I opened a copy of James Henderson’s 2012 Health Economics & Policy textbook today and saw a criticism of 3rd-party insurance payment illustrated by this example on page 7:
Spending Somebody Else’s Money
A Wall Street Journal article [by James P. Weaver, November 19, 1992] provides an interesting example of how spending someone else’s money distorts the decision-making process. A 70-year-old man suffering from a ruptured abdominal aortic aneurysm was brought to the hospital. After several weeks in the intensive care unit—with all the modern technology that goes with it—and a three-month stay in the hospital, the bill approached $275,000, none of which would be paid out-of-pocket by the patient. The man’s physician determined that his poor eating habits, caused by poorly fitting dentures, were contributing to his slow recovery. He requested that the hospital dentist perform the necessary adjustments. Later, the doctor discovered that the man had not allowed the dentist to adjust the dentures. When asked the reason, the man replied, “$75 is a lot of money.” It seems that Medicare would not pay for the adjustment, so it would have been an out-of-pocket expenditure for the patient. When you’re spending somebody else’s money, $275,000 does not seem like a lot. But when you are spending your own money, $75 is a lot. Our reliance on a third-party payment system is the major institutional feature that contributes to rising costs and increased spending. Cost-conscious consumers have little or no role in a system dominated by third-party payers.
The next page explains that this is called “moral hazard” which is defined as people consuming too much because of insurance. Moral hazard is an obsession among American economists, but think about the alternative in the above example. Without some sort of health insurance payment we would have to let him die.
In calling this an example of moral hazard, Henderson implicitly says that it is immoral to pay for the expensive treatments that saved a poor old man’s life. It is possible that $275,000 is too much money to spend saving someone’s life, but the textbook is not making that argument. It is using the mmutilitarian assumption that the primary moral consideration that determines the morality of helping the old man is how much money he has to spend. That is the idea that moral hazard is based upon.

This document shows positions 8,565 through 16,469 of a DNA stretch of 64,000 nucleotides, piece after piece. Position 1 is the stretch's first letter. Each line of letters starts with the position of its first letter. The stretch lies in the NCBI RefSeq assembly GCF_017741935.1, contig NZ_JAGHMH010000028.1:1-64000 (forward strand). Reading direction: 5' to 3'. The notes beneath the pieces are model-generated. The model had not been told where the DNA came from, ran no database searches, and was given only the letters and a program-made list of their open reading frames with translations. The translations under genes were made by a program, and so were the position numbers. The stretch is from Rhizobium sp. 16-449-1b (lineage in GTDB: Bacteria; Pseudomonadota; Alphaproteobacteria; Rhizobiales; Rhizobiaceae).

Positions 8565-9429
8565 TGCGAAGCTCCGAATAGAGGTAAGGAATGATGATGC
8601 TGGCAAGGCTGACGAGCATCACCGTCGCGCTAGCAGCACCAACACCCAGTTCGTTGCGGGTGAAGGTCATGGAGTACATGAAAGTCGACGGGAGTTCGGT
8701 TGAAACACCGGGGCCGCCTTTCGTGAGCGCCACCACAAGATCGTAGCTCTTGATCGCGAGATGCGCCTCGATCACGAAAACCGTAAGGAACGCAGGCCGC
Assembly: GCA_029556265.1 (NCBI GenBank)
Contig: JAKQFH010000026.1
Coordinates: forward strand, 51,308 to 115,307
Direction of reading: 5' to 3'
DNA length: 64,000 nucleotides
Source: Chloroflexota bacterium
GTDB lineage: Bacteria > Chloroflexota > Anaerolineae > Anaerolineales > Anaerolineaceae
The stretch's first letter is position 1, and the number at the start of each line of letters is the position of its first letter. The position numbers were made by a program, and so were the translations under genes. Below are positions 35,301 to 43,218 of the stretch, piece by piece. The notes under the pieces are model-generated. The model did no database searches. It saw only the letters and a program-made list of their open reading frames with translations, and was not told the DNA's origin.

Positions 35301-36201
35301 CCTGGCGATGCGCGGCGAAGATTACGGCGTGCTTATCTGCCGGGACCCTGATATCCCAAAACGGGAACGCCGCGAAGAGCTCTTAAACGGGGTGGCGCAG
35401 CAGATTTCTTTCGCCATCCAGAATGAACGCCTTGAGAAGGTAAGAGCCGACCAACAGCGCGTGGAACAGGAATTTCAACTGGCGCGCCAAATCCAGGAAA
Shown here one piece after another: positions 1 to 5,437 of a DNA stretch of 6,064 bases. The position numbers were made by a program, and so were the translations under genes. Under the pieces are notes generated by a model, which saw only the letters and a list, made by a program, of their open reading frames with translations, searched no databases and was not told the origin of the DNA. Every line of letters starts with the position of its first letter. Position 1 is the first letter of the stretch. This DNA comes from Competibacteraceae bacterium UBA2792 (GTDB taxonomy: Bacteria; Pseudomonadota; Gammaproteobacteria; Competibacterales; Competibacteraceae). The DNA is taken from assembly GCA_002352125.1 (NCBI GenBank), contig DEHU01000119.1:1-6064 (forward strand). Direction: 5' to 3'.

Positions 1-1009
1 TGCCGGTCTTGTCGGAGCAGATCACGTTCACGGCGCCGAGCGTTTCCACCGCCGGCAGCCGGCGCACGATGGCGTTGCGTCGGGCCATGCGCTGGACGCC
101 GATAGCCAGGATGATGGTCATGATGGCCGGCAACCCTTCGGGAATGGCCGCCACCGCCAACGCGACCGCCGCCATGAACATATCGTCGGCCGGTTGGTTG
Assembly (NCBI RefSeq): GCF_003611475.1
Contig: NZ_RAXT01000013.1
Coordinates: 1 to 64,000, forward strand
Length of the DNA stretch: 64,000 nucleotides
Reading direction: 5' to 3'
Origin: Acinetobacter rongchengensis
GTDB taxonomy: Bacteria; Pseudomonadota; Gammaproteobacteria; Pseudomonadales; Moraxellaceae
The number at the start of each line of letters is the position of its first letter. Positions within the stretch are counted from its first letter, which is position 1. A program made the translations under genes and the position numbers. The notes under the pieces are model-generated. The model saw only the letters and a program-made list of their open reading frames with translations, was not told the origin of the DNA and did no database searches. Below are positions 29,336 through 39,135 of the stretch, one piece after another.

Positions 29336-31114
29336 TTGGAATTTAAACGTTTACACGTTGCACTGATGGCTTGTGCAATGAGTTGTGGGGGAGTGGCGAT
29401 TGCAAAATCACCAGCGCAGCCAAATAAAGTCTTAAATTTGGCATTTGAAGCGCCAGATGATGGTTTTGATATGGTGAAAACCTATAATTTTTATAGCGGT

To me, a bigger moral failure in this story than the alleged ‘moral hazard’ is the wastefulness of a system that does not spend a little money on prevention to prevent enormous bills and traumatic surgery. If our healthcare system were smart enough to spend $75 on denture adjustment, we might avoid $275,000 surgeries. This is one reason the US healthcare system is by far the most expensive in the world and gets mediocre results: we are penny wise and pound foolish. If moral hazard of insurance were a big problem, then countries with universal insurance would have much bigger health expenditures than the US, but they don’t. In Britain, the man’s insurance would have paid for a free denture adjustment and he would have had no need for the expensive surgery.
Even though most people don’t know what moral hazard is, it is an important concept because US policymakers are obsessed with combating it and that leads them to want to make the healthcare system crueler by increasing the costs that needy patients pay out of pocket because they hope to cut expensive healthcare services like the surgery in the above example by making it unaffordable to more people. Instead we should focus on ways to make the healthcare system more efficient by expanding the most cost effective healthcare like denture adjustments so that expensive surgeries can be avoided without cruelty.
Dentistry also gives evidence against the idea that the moral hazard of insurance has caused high price inflation in healthcare. Max Ehrenfreund at the Washington Post wrote that overall expenditures on dental work has been rising at about the same rate as medical expenditures and dentists’ incomes have been rising faster than doctor incomes. The government only provides dental insurance for about 9% of the US population.